Description of figure:
- The addition of every new nucleotide leads to the release of H+.
- A silicon pH sensor detects the release of H+.
- There exist several millions of pH sensors.
- pH sensors are arranged within a sequencing chip.
Despite its popularity, second-generation sequencing often requires the PCR amplification stage, which is a time-consuming approach. Furthermore, second-generation sequencers are incapable of dealing with the different genomes of repeated sequences. The third generation of sequencing emerged in response to the problems posed by second-generation sequencers. Third generation sequencing technologies offer low-cost sequencing and direct sample preparation without the need for PCR amplification, far faster than second generation sequencing technologies. Third-generation sequencing is described using two major approaches.
- The single-molecule real-time sequencing approach (SMRT)
- The synthetic approach that relies on existing short reads technologies.
The most widely used sequencing platforms in third-generation sequencing are MinION and Oxford Nanopore sequencing.
Single-Molecule Real-Time (SMRT) sequencing
Pacific Bioscience made significant advancements that allowed real-time tracking of DNA synthesis. A fluorescent dye is applied to the phosphate line rather than the nucleus of each nucleotide using phospholinks. During DNA elongation, the phosphate chain is broken, causing the dye signal to move forward. The DNA template can accept another nucleotide. Another significant innovation is the use of the Zero-mode-waveguide (ZMW) as a technique for detecting foundation integration. These ZMWs are built into an SMRT instrument.
ZMW are tens of nanometer-diameter wells microfabricated in a metal sheet, which is then put onto a glass substrate. Each ZMW has a DNA polymerase coupled to its bottom as well as the target DNA sequence for sequencing. The DNA polymerase incorporates fluorescent-labeled nucleotides into the DNA fragment during the sequencing step (with different colours). When a nucleotide is introduced, it releases a bright signal that is detected by sensors.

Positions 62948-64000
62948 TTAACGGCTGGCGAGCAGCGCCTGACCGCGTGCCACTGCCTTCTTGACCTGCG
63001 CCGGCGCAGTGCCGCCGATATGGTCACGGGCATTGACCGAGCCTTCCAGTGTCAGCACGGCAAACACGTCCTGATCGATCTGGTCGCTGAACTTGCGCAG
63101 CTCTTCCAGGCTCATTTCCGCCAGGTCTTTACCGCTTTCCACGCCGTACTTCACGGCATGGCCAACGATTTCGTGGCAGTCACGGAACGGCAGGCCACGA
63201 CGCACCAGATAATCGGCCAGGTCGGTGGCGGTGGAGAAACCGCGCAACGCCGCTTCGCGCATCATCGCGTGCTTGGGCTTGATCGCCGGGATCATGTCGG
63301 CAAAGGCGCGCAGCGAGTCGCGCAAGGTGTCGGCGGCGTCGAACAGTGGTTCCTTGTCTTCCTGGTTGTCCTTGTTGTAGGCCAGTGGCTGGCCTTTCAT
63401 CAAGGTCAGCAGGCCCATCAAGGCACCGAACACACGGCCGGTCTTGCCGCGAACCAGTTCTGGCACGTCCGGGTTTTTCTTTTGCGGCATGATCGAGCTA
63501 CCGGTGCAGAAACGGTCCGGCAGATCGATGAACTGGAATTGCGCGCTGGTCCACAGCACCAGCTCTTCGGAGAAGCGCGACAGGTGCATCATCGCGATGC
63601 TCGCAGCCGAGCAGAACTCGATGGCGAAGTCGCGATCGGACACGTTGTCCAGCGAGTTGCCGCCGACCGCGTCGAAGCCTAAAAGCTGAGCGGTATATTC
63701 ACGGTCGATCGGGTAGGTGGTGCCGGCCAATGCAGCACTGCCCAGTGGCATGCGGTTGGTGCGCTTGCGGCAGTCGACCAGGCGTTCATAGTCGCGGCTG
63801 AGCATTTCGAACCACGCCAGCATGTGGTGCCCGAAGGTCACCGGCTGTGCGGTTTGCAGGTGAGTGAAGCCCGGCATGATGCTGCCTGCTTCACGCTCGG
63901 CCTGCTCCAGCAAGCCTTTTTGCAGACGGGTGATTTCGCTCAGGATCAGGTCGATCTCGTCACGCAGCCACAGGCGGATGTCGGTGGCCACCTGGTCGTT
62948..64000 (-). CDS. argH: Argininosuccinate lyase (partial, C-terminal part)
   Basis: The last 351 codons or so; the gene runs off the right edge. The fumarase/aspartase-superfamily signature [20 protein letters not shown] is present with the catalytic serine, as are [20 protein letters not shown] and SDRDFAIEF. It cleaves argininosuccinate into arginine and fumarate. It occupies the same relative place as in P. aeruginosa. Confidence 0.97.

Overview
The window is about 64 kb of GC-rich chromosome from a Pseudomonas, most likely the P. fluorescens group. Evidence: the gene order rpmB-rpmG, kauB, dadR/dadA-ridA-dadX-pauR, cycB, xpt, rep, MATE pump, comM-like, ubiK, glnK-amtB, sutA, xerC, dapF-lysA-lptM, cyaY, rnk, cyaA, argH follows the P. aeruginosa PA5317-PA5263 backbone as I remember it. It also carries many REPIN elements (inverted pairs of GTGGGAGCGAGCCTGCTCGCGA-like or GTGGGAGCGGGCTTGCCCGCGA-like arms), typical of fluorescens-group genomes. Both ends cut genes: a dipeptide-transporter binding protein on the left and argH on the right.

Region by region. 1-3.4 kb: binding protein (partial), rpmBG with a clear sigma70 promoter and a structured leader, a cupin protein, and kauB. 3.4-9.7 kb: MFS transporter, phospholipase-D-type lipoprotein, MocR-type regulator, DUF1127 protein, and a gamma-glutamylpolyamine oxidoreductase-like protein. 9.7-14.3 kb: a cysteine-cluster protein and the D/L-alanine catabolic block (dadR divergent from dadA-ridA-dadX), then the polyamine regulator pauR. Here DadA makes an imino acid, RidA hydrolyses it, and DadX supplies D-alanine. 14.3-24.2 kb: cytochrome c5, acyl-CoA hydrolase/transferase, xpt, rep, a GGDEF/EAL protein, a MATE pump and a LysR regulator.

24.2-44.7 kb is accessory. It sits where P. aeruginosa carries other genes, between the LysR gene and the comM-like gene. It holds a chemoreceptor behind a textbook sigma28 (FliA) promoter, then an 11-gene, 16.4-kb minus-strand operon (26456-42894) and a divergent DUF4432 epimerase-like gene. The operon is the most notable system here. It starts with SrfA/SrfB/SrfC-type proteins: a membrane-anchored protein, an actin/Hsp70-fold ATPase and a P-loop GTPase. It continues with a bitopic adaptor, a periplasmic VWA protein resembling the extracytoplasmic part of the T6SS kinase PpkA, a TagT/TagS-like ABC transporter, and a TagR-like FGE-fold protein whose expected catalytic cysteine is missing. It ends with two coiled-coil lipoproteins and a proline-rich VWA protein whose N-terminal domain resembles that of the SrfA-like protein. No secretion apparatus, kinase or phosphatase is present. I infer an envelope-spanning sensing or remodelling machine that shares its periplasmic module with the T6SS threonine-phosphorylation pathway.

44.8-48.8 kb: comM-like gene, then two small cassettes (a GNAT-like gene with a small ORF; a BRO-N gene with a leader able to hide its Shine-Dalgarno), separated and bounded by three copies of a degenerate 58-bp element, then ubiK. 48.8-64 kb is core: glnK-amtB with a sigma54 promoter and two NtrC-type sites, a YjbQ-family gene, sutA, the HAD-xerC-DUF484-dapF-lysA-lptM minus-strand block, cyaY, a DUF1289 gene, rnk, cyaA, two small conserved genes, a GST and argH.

Oxford Nanopore Sequencing
Oxford Nanopore sequencing was created to identify the order of nucleotides in a DNA sequence. Oxford Nanopore Technologies launched the MinION device in 2014, which could generate longer readings, leading to greater resolution structural genomic variations and repetitive sequences.
The DNA fragment is transported through a synthetic protein nanopore in nanopore sequencing. When the DNA fragment is processed through the pore by the activity of a motor protein connected to the pore, it causes a variation in an ionic current produced by the mobile nucleotides filling the pore. The fluctuation of the the ionic current is recorded gradually on a graphical form and then analyzed to determine the sequence. The ‘template read’ is generated by sequencing the direct strand, while the ‘complement read’ is generated by reading the DNA complementary strand attached to the hairpin.
When the “template read” and “complement read” are combined, the resultant consensus sequence is known as a “two-direction read,” or “2D.” Oxford Nanopore sequencing has the advantages of being economical and lightweight. Sequencing information can be visualized on the screen as the sample is placed into the sequencing port without any delays.
The Helicos sequencing technology, which is presently being commercialized by Helicos Biosciences, was the first industrial use of fluorescent single-molecule sequencing. Seqll sequencing currently use the Helicos sequencing technology and HeliScope single-molecule sequencers. DNA is sheared, tailed with polyA, and hybridized to a flow cell surface containing oligo-dT for billions of molecules of sequential sequencing-by-synthesis.
PolyA-tailed DNA molecules hybridize to the oligo-dT50 affixed to the surface of glass flow cells. The addition of fluorescent nucleotides with an ending nucleotide pauses the cyclic cycle until a single nucleotide signal is recognized for each DNA segment, and then the cycle is reproduced before the fragments are completely sequenced. This sequencing approach combines DNA polymerase sequencing with hybridization and synthesis sequencing.
Because there is no ligation or PCR amplification involved in sample preparation, the GC material and size discrepancies reported in other methods are often removed. HeliScope sequencing read lengths range from 25 to over 60 bases, with a maximum of 35 bases. This method successfully sequenced the human genome [PMID: 19668243] to identify disease markers in clinical assessments, as well as sequencing RNA to provide tissue and cell quantitative transcriptomes.